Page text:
As students and administrators seek anytime, anywhere access to the cloud, higher ed IT teams must face their fears and get to work.
The popularity of virtual desktops has been slowly rising over the past few years. IT departments are interested in centralized desktop management, but they are leery of issues such as application performance degradation or incompatibilities and less-than-rich computing experiences.
Technology company Teradici started one major innovation when it created its PC-over-IP protocol. PCoIP's broadcasting of only encrypted pixels (not data) across any standard IP network lets IT departments deploy zero clients free of standard CPUs, RAM, disks, fans and application operating systems. No client computing has to occur on the device; it just receives and decodes host-rendered pixels. The zero client approach offers many benefits to the IT department, including reduced desktop maintenance, better security and power savings.
Some of the more recent zero client products consolidate the display and PCoIP chip into one device, such as Samsung's 23.6-inch NC240 and 19-inch NC190-1 PCoIP monitors, as well as LG's 19-inch and 22-inch Zero Client monitors. Several months ago, Samsung added the NS190 and NS220 Thin Client monitors and the NS240 Cloud Display monitor to its zero client lineup.
One issue for PCoIP has been bandwidth utilization. "The user experience was good, but it was a bandwidth hog," says Laura Hansen-Kohls, a senior research analyst at Info-Tech Research Group.
VMware View 5.0, the software maker's recent version of its client virtualization product, features new PCoIP optimization controls. Kevin Schroll, a senior product marketing manager at Samsung Electronics, says these controls decrease bandwidth usage by up to 75 percent. Schroll adds that Samsung's monitors support the new optimization controls, which let IT staffs maximize bandwidth savings with a simple-to-use, all-in-one zero client device.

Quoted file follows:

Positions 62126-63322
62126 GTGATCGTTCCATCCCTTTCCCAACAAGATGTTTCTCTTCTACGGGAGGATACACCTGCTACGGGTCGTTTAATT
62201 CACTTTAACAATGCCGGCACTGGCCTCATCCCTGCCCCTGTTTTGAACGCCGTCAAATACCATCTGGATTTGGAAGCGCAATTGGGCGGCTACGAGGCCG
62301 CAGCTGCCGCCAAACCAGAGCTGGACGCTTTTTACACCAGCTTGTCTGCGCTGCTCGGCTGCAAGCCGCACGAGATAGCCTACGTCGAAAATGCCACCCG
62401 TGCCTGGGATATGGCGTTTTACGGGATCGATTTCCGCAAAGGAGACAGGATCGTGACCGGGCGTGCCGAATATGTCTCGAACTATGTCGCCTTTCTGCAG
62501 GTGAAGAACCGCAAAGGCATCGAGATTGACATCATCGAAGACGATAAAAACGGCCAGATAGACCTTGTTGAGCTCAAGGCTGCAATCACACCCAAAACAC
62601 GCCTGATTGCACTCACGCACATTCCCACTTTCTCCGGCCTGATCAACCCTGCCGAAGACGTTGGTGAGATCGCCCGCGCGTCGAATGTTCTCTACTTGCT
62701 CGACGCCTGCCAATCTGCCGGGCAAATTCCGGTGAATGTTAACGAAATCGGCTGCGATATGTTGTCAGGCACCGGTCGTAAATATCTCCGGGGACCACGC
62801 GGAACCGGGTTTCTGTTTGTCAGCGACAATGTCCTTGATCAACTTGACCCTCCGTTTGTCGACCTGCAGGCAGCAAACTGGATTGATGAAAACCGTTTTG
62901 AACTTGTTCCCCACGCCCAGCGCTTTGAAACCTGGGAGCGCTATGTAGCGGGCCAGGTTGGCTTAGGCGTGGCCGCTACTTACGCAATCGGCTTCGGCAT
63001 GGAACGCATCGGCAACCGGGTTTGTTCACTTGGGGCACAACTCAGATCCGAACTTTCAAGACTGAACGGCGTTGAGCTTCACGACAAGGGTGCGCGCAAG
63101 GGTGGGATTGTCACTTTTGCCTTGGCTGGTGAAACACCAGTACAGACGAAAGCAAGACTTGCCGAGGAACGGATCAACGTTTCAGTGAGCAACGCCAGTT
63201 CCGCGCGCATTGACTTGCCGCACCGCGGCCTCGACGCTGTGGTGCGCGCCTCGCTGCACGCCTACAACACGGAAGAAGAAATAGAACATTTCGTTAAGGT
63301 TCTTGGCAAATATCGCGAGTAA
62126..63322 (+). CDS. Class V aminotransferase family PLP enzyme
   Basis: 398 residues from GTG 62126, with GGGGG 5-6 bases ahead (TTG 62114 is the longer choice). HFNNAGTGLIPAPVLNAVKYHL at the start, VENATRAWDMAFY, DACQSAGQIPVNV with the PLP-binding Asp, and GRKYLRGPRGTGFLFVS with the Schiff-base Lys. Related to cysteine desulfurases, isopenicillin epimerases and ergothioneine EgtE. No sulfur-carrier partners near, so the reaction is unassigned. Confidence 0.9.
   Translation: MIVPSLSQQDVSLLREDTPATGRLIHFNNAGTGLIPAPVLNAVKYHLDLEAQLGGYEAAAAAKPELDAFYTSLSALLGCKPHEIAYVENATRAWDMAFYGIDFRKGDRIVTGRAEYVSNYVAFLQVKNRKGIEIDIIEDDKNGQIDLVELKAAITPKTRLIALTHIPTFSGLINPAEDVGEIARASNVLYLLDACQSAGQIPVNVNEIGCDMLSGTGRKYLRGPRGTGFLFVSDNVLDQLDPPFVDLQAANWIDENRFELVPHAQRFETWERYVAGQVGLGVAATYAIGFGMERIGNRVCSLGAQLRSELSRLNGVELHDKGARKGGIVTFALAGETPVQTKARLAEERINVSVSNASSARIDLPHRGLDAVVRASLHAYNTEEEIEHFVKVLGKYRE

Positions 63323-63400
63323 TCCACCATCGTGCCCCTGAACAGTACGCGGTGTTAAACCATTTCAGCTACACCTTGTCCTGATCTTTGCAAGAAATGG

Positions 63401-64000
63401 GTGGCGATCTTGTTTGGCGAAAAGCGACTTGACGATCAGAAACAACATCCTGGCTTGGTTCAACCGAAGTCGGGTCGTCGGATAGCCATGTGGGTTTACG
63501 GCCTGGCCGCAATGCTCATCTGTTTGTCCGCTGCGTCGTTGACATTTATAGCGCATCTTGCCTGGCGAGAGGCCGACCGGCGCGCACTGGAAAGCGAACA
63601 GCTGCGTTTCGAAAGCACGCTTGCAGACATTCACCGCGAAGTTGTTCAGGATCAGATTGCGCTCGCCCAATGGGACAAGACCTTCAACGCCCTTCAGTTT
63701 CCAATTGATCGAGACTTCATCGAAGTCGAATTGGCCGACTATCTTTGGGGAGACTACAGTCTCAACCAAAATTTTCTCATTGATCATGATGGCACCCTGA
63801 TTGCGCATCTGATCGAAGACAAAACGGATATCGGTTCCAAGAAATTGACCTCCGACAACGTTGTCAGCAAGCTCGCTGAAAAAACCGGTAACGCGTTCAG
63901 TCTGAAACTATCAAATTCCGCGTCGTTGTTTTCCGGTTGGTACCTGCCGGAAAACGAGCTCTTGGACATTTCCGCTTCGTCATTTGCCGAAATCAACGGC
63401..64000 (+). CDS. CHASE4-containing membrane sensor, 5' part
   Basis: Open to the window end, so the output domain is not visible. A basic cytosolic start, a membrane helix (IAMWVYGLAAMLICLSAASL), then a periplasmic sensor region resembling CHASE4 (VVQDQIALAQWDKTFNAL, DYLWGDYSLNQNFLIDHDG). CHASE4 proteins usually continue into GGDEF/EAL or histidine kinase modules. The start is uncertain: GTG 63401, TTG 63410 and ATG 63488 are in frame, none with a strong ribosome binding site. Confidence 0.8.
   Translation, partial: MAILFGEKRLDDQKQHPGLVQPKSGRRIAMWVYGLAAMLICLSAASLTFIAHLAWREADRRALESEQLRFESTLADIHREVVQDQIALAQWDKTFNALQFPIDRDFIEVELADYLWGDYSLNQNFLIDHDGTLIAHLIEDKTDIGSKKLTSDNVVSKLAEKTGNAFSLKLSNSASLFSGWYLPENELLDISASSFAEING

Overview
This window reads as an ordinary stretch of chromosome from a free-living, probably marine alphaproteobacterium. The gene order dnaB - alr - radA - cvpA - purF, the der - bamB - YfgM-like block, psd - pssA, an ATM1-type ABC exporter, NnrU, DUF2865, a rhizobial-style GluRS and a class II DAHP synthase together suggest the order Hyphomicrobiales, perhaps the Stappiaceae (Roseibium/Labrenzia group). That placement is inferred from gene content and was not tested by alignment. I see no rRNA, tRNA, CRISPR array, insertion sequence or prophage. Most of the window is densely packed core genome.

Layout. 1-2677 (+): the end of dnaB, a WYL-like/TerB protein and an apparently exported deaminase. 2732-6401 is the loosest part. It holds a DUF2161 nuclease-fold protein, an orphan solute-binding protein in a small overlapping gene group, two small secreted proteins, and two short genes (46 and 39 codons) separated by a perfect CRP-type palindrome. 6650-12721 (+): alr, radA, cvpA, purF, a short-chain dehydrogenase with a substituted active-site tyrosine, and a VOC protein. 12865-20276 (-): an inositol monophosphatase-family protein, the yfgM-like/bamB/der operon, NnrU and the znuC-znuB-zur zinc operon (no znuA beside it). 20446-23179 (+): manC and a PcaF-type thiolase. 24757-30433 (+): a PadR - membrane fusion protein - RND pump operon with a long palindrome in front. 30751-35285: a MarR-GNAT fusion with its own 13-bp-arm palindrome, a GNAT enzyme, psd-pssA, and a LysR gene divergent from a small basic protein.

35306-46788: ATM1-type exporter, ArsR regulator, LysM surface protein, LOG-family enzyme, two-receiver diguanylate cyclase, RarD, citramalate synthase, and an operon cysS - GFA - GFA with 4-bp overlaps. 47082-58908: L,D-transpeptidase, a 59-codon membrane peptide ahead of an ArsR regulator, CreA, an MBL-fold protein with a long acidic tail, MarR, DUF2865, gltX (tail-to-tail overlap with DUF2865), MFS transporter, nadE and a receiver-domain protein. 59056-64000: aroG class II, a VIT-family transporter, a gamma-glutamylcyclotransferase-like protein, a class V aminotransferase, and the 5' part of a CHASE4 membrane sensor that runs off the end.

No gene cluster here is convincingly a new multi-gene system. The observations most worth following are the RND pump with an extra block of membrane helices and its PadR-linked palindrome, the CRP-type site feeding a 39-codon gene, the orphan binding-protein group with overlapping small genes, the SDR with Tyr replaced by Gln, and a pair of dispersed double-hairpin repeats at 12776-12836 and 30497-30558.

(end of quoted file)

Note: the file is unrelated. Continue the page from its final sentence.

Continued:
Centralized management and fewer system components all come in handy at college and university campuses, where IT resources and budgets are usually limited and space is tight.
Menlo College in California, which has conducted a campuswide client virtualization initiative using thin clients and monitors, has deployed 21 of Samsung's 19-inch NC190-1 PCoIP monitors to serve as an instructional computing lab in its library.
70% The percentage of enterprises that have adopted client virtualization and seen measurable cost reduction
SOURCE: Enterprise Management Associates
"An all-in-one device made sense for this small environment where we didn't want a lot of extra stuff hanging around on the table," says CIO Raechelle Clemmons. "And because it's one device instead of two, it's easier for us to lock down. It just simplifies things."
Easy-to-access USB ports and the option of pivoting the screen horizontally or vertically add to the attraction of Samsung's integrated solution, Clemmons says. But most important was that it integrates well with the rest of the college's VDI infrastructure.
"It operates the same as our other thin clients because of the Teradici chip, so there was no learning curve," Clemmons says. PCoIP has been the college's preferred VDI protocol because of better performance, especially for streaming video. "In an academic environment, faculty and students use streaming video like YouTube for a variety of reasons. So, it's important for virtual desktop users to have a good experience."